Hampton 98..you hit the nail right on the head when you said "if the high schools put people in place.." If the situation is identified early through weekly signed grade sheets or another method, then it never becomes an issue of an athlete becoming ineligible because the problem is solved (study hall instead of practice) before it hinders the eligibility of the athlete. Generally, the kid with good grades is sensible enough to know he/she is failing a class before the official marks come out. If not, the teacher can put it in writing on a weekly basis for the coach.
Basically, I do agree with your main idea. I don't want to see a good kid suffer over one bad grade either. It is a shame if the next great American novelist fails science and becomes ineligible for sports..and surely it could happen with the present system in Hampton.
However, I also believe that it's up to the parents and the coach (IN THAT ORDER) to identify the potential problem before it hurts the athlete.
01-31-2008, 06:41 AM
Also I wanted to add this, if the 2.0 grade point average is such a big thing for school systems then why do they not hold all student to have at least a 2.0 grade point average to graduate. Futhermore all kids do not have the same home support so of course a coach can try to instill certain things in to his/her athletes but it is so much harder to do when you do not have the parents who care about whether or not their child has good or bad grades, graduates or doesnt graduate. Those are things that at least two Hampton City Schools deal with.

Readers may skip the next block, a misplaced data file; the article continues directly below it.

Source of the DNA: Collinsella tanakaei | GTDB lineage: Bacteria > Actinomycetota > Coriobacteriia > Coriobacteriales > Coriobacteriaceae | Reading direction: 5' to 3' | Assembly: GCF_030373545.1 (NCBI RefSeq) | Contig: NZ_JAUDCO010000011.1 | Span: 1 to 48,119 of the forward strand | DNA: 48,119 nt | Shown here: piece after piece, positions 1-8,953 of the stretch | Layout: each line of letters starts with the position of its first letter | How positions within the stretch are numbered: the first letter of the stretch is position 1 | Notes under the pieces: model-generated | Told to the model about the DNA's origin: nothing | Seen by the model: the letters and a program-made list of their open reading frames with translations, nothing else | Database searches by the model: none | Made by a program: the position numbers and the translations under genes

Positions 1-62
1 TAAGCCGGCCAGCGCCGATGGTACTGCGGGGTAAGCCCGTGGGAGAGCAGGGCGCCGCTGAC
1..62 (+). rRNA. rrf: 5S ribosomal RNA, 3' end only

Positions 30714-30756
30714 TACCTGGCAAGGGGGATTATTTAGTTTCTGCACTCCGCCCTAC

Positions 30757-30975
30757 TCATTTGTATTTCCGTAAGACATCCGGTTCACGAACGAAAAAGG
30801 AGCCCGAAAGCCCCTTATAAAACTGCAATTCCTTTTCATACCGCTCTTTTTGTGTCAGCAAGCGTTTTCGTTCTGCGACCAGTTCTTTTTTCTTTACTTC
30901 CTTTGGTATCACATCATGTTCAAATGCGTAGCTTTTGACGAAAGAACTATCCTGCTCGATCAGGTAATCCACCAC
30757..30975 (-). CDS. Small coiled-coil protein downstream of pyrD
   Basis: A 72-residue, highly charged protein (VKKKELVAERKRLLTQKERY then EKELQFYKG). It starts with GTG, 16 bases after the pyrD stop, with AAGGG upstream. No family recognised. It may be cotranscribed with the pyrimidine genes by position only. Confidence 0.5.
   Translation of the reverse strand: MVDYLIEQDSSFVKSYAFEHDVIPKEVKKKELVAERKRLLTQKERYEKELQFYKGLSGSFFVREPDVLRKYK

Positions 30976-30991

01-31-2008, 03:29 PM
This really goes more to Hampton98's last post. He makes some very interesting points. I have seen grade requirements work both ways. One kid gets inspired and gets thier grades up with support from the family and another with far less support gets so frustrated that they cannot meet eligibilty requirements they just quit school. Like it or not, for some kids, sports is the motivating factor. Take it away and there is little reason to be there.
Tough question and I dont have a clue what the right answer is but when you see a 16 year old kid leave school, with his parents permission, just because he was not eligible under a certain gpa rule... I dont know... think I would have rather see him participate and at least have a chance to graduate.